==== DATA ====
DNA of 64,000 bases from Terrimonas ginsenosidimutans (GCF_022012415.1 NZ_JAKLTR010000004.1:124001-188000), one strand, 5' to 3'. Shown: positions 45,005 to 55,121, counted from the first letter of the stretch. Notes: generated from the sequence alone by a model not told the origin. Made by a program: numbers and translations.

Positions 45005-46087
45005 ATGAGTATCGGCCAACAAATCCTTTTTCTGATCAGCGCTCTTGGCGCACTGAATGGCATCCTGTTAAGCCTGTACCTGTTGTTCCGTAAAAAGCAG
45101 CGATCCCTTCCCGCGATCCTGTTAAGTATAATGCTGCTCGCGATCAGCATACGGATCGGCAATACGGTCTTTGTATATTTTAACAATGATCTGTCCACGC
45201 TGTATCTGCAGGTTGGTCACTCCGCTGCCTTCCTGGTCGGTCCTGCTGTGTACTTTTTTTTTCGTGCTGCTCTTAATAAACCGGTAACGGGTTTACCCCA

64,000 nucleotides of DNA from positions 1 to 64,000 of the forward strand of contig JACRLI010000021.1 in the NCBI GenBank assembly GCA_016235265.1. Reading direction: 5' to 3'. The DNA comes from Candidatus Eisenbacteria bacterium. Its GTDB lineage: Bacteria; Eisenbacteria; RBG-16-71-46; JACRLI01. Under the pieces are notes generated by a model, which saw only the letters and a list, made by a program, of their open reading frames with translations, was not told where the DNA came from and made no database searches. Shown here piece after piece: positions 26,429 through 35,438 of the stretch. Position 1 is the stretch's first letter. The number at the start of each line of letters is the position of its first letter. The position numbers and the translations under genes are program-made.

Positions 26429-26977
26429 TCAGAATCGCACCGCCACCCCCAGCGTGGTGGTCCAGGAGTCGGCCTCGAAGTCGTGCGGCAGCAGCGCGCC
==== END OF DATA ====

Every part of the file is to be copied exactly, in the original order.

DNA of 64,000 bases from Terrimonas ginsenosidimutans (GCF_022012415.1 NZ_JAKLTR010000004.1:124001-188000), one strand, 5' to 3'. Shown: positions 45,005 to 55,121, counted from the first letter of the stretch. Notes: generated from the sequence alone by a model not told the origin. Made by a program: numbers and translations.

Positions 45005-46087
45005 ATGAGTATCGGCCAACAAATCCTTTTTCTGATCAGCGCTCTTGGCGCACTGAATGGCATCCTGTTAAGCCTGTACCTGTTGTTCCGTAAAAAGCAG
45101 CGATCCCTTCCCGCGATCCTGTTAAGTATAATGCTGCTCGCGATCAGCATACGGATCGGCAATACGGTCTTTGTATATTTTAACAATGATCTGTCCACGC
45201 TGTATCTGCAGGTTGGTCACTCCGCTGCCTTCCTGGTCGGTCCTGCTGTGTACTTTTTTTTTCGTGCTGCTCTTAATAAACCGGTAACGGGTTTACCCCA

64,000 nucleotides of DNA from positions 1 to 64,000 of the forward strand of contig JACRLI010000021.1 in the NCBI GenBank assembly GCA_016235265.1. Reading direction: 5' to 3'. The DNA comes from Candidatus Eisenbacteria bacterium. Its GTDB lineage: Bacteria; Eisenbacteria; RBG-16-71-46; JACRLI01. Under the pieces are notes generated by a model, which saw only the letters and a list, made by a program, of their open reading frames with translations, was not told where the DNA came from and made no database searches. Shown here piece after piece: positions 26,429 through 35,438 of the stretch. Position 1 is the stretch's first letter. The number at the start of each line of letters is the position of its first letter. The position numbers and the translations under genes are program-made.

Positions 26429-26977
26429 TCAGAATCGCACCGCCACCCCCAGCGTGGTGGTCCAGGAGTCGGCCTCGAAGTCGTGCGGCAGCAGCGCGCC